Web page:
His summer silo building experiences led him to send his resume to silo and farm equipment companies in search for his career. He was soon hired by the Farm and Industrial Equipment Institute, Chicago, as Director of Government Relations. He also represented the International Silo Association.
In the late 1970s he was introduced to a fledging organization then called the National Frame Builders Association. Working on a government project in wage and labor laws, he was approached to see if the post-frame industry could be included in that legislation effort.
He was soon asked to lead the NFBA in its quest for growth. He was employed by the NFBA for the next 30 years, helping it grow from an organization with just 30 members and no money, to one with over 600 members and a worth of nearly a million dollars.
He led the organization to develop its own annual trade and education event, today known as the Frame Building Expo, and he was the first editor of the NFBA’s official publication, Frame Building News. Along the way, he helped establish the infrastructure of the organization as it transformed from a small but avid group of builders and suppliers into one that included research and testing that would diversify the organization beyond its pole barn roots.
While no longer working for the NFBA, Knight continues to embrace the post-frame industry through Knight Enterprises, helping builders to create profitable businesses of their own through takeoff and estimating software and online human resources tools.
When not working, Knight enjoys playing golf. He and his wife Michele raised two daughters, Ashley and Alyssa.
Dr. Douglas G. Overhults, PE, Biosystems & Ag. Engineering Department, University of Kentucky at Princeton
Douglas G. Overhults knew early that he wanted to become an engineer. That he could combine his farm upbringing, however, with engineering was a happy revelation.
“I didn’t even know there was an agricultural engineering discipline,” he said. He discovered the field in his first year of college and soon followed the road less traveled.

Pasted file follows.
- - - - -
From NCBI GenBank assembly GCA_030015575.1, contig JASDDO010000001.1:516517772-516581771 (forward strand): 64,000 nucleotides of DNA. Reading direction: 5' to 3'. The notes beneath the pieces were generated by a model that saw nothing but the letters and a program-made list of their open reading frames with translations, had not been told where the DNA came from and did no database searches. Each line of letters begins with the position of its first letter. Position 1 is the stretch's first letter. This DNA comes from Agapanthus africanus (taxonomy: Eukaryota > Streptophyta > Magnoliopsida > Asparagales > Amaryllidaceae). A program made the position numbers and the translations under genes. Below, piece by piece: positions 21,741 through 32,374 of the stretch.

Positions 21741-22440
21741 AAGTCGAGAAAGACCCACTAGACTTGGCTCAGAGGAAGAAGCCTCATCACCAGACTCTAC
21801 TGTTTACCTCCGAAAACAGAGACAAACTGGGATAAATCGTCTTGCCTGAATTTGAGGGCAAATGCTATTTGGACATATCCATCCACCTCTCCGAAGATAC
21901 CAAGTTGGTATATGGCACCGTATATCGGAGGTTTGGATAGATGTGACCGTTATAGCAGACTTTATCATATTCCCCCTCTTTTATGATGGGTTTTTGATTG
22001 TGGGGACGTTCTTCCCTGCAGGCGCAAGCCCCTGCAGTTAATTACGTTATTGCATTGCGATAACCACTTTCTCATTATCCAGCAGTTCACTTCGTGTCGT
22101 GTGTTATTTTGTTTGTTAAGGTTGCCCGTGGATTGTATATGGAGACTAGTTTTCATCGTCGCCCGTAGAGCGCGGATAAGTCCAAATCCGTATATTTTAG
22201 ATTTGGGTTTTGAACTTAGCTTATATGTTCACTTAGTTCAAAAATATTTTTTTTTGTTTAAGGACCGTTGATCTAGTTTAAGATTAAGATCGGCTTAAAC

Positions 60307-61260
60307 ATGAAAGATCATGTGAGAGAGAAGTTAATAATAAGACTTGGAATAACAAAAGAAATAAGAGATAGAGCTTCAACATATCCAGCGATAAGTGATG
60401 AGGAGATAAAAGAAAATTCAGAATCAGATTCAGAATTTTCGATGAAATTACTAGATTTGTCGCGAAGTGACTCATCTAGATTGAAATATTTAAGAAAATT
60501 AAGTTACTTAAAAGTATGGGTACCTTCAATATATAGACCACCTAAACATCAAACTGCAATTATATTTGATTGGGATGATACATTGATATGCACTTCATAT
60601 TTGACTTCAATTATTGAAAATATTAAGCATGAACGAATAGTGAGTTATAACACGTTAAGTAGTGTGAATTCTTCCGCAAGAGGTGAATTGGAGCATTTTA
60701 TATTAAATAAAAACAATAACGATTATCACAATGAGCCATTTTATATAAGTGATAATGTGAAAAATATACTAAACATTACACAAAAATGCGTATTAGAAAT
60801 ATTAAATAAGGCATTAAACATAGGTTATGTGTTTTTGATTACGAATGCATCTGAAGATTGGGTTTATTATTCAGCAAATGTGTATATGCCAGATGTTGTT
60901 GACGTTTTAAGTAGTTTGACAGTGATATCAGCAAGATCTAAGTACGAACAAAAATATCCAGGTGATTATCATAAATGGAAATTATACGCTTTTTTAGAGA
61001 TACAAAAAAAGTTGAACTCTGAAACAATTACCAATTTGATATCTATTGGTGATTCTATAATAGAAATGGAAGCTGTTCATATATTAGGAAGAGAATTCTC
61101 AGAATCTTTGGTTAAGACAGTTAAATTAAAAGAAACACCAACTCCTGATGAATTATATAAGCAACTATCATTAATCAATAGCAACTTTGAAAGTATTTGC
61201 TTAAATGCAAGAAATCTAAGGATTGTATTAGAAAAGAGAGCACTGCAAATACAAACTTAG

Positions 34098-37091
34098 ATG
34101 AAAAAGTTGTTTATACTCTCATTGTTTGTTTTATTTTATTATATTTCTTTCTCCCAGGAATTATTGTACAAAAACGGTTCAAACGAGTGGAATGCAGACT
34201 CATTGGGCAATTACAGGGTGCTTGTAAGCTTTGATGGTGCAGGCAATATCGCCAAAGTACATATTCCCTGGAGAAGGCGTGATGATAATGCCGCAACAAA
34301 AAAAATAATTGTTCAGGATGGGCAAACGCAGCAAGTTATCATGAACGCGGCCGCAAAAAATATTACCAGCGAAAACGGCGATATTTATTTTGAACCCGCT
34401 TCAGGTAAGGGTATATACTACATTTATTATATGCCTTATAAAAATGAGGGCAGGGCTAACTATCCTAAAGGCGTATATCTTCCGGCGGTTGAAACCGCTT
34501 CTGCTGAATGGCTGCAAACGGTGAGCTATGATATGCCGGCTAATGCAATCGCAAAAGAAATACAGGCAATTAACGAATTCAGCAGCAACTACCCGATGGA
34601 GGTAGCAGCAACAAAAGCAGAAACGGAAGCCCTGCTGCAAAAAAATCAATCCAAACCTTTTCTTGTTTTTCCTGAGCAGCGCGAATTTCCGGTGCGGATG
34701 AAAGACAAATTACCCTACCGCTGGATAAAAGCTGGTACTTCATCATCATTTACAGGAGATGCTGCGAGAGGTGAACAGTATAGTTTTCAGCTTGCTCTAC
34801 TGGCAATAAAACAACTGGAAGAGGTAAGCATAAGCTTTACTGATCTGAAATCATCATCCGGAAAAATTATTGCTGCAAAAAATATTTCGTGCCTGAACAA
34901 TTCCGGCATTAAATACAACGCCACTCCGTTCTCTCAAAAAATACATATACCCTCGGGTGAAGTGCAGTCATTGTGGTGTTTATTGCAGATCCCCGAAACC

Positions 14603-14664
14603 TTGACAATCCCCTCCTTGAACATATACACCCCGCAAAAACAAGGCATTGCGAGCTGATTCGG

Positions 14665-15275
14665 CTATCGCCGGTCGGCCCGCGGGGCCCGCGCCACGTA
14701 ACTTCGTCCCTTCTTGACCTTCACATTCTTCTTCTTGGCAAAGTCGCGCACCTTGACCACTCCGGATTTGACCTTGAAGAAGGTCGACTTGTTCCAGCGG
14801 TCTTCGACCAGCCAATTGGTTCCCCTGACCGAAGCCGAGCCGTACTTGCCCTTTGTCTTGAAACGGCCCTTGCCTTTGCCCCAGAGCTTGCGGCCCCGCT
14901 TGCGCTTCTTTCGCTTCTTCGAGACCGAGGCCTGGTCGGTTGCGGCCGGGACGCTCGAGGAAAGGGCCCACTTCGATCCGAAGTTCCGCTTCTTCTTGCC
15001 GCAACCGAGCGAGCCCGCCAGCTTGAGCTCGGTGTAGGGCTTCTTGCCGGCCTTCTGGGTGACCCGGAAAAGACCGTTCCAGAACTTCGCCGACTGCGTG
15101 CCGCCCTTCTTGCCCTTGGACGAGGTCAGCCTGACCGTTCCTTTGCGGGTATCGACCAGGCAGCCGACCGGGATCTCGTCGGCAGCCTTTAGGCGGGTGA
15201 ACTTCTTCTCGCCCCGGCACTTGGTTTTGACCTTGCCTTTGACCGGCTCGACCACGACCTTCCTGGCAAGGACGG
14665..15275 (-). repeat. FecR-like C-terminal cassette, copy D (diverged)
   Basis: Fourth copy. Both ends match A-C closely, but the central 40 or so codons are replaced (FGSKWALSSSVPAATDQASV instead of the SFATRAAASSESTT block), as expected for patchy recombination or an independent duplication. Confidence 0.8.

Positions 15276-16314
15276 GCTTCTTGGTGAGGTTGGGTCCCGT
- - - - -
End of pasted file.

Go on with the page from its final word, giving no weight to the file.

Upon finishing his master’s degree in 1972 he began working for the University of Kentucky Cooperative Extension Service. “I worked for about five years to decide if this is what I wanted to do,” he said. “I decided I did, and I took off four years to go to the University of Nebraska.”
He returned to Kentucky in 1982 with a Ph.D. in hand and a greatly expanded knowledge of livestock production facilities.
Much of his work has concentrated on swine and poultry barn environments. More recently his focus has been energy costs and efficiency related to heating and cooling of farm buildings, as well as ammonia and dust emissions.
Dr. Overhults has seen first hand how the frame-building industry has made significant advances, elevating its status. “But there’s still lots of work yet to be done,” he said, adding, “I think it’s still a challenge to get farmers or potential building owners to think through the function of a building before they start thinking about how big the posts are or where the 2x4s go. I run into that quite often where some one has built a facility and then there are problems that become difficult and expensive to solve once the building is built.”
Helping to change the design thought process is a challenge, but it is one Dr. Overhults enjoys, along with the diversity offered through the Cooperative Extension Service. “I really enjoy working with people, whether they’re builders or farmers or county extension agents, I like trying to help them solve problems and help bring science to the people who put it into practice.”
Dr. Overhults, active in the American Society of Agricultural and Biological Engineers, enjoys riding road bikes in his spare time and averages 1,500 miles a year. His ultimate goal is to accumulate 25,000 miles, which is equivalent to once around the world.
He and his wife, Elaine, have a son, Wesley.